The custom of enhancing the wedding ceremony with flowers dates from ancient times, but the wide selection of bridal bouquets now available has only been a relatively recent development. The popularity of each has waxed and waned through the past few decades, each evolving special variations over time.
(Captured Soul Photography)
Prayerbook or Bible Spray
The prayerbook or Bible spray is a sign of faith and spirit. A long-time favourite of devout brides, especially Catholics, a small spray of flowers is attached to her prayerbook’s cover. While a traditional choice, it can be designed in a contemporary way.
Shower bouquets replaced posies as the bridal bouquet of choice around 1910. By 1920 this style became quite exaggerated, with larger and larger bouquets almost concealing the bride! ‘Lovers’ knots’ were incorporated into the design; yards of ribbons streaming out of the bouquet featured knots along their length into which buds and foliage were inserted. Interestingly, the custom of tossing the bridal bouquet to unmarried girls is only half of the original tradition – the catcher of the bouquet was entitled to untie a lovers’ knot and the wish she made was said to come true. Lovers’ knots are the evolutionary forerunner of ‘swing flowers’ – tiny blossoms ‘swinging’ on narrow ribbons attached to a posy bouquet.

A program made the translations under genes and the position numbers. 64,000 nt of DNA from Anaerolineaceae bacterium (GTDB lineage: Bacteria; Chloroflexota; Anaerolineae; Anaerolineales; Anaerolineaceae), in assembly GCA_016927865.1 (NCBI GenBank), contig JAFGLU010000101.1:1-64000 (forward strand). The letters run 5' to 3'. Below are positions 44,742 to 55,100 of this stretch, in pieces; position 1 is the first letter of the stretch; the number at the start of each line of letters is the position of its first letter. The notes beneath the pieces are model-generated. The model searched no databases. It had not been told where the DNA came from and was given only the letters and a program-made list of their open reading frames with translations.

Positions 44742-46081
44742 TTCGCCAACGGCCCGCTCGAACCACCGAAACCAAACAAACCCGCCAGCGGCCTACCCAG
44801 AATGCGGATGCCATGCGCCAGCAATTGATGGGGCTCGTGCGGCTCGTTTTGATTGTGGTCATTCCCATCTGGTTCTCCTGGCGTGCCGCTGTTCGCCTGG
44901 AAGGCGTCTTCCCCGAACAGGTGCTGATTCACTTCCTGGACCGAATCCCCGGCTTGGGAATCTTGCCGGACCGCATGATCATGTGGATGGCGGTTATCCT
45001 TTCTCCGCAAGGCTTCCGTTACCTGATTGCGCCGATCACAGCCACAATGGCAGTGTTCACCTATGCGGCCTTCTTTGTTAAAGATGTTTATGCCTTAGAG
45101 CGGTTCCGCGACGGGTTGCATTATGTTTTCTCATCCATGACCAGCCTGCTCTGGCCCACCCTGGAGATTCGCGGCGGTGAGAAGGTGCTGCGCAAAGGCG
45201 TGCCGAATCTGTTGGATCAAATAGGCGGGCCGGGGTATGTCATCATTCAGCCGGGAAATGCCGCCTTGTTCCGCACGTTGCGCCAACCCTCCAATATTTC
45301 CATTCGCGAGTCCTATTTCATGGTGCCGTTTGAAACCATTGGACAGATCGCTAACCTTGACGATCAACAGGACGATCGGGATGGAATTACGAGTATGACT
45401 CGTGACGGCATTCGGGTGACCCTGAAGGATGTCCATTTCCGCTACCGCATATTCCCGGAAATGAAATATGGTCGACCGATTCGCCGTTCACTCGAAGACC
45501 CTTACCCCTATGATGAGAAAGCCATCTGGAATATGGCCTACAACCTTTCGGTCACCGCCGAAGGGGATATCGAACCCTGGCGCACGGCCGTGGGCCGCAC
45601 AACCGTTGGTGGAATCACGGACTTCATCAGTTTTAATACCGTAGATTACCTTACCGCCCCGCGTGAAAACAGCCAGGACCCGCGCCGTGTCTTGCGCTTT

After reaching their peak in the 20’s and 30’, shower bouquets all but disappeared by WWII: their generously elaborate style at odds with the austerely simple suits worn by war-time brides. Corsages, now the sole premise of mothers and grandmothers of the bride and groom, were often worn instead of a hand-held bouquet during the war years.
What used to be termed the shower became known as the large, multi-trail bouquet and was subsequently renamed the Princess in honor of the late Princess Diana and her impressive bridal bouquet. The new, smaller shower bouquet regained top position in the 1980’s.
The shower then gave rise to the popularity of the similar teardrop, trail and cascade. These are all variations in proportions, with the most contemporary being the cascade. It features waterfall-shaped dimensions, the width across the top not much more than the width below. This gives a more natural, flowing look than the stiff point of the teardrop and a neater look than the trail, which peaked in the 90’s. Their long, elegant line can often be more flattering than the plump, round shape of the posy and complement elaborate and vintage gowns beautifully.
So there you have it! The most popular bouquets and their history. The rise and fall of bouquets! 🙂 Hope you enjoyed.
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